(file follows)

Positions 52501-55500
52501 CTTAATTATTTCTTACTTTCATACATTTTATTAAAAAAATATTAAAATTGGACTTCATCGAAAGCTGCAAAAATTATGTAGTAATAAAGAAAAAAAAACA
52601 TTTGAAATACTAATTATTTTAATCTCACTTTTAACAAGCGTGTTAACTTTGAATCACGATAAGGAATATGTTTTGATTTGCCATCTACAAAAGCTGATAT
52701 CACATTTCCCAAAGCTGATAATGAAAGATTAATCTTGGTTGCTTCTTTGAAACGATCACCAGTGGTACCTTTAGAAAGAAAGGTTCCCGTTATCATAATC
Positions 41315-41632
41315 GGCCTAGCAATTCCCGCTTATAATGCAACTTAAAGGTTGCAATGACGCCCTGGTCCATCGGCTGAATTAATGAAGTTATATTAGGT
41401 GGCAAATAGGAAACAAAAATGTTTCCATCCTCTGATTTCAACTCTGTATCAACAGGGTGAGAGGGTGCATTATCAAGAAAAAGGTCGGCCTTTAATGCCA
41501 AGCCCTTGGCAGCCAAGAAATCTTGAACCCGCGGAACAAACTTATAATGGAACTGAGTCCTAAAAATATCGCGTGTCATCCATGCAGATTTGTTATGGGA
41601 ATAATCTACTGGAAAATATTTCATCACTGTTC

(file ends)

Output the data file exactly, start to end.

Positions 52501-55500
52501 CTTAATTATTTCTTACTTTCATACATTTTATTAAAAAAATATTAAAATTGGACTTCATCGAAAGCTGCAAAAATTATGTAGTAATAAAGAAAAAAAAACA
52601 TTTGAAATACTAATTATTTTAATCTCACTTTTAACAAGCGTGTTAACTTTGAATCACGATAAGGAATATGTTTTGATTTGCCATCTACAAAAGCTGATAT
52701 CACATTTCCCAAAGCTGATAATGAAAGATTAATCTTGGTTGCTTCTTTGAAACGATCACCAGTGGTACCTTTAGAAAGAAAGGTTCCCGTTATCATAATC
Positions 41315-41632
41315 GGCCTAGCAATTCCCGCTTATAATGCAACTTAAAGGTTGCAATGACGCCCTGGTCCATCGGCTGAATTAATGAAGTTATATTAGGT
41401 GGCAAATAGGAAACAAAAATGTTTCCATCCTCTGATTTCAACTCTGTATCAACAGGGTGAGAGGGTGCATTATCAAGAAAAAGGTCGGCCTTTAATGCCA
41501 AGCCCTTGGCAGCCAAGAAATCTTGAACCCGCGGAACAAACTTATAATGGAACTGAGTCCTAAAAATATCGCGTGTCATCCATGCAGATTTGTTATGGGA
41601 ATAATCTACTGGAAAATATTTCATCACTGTTC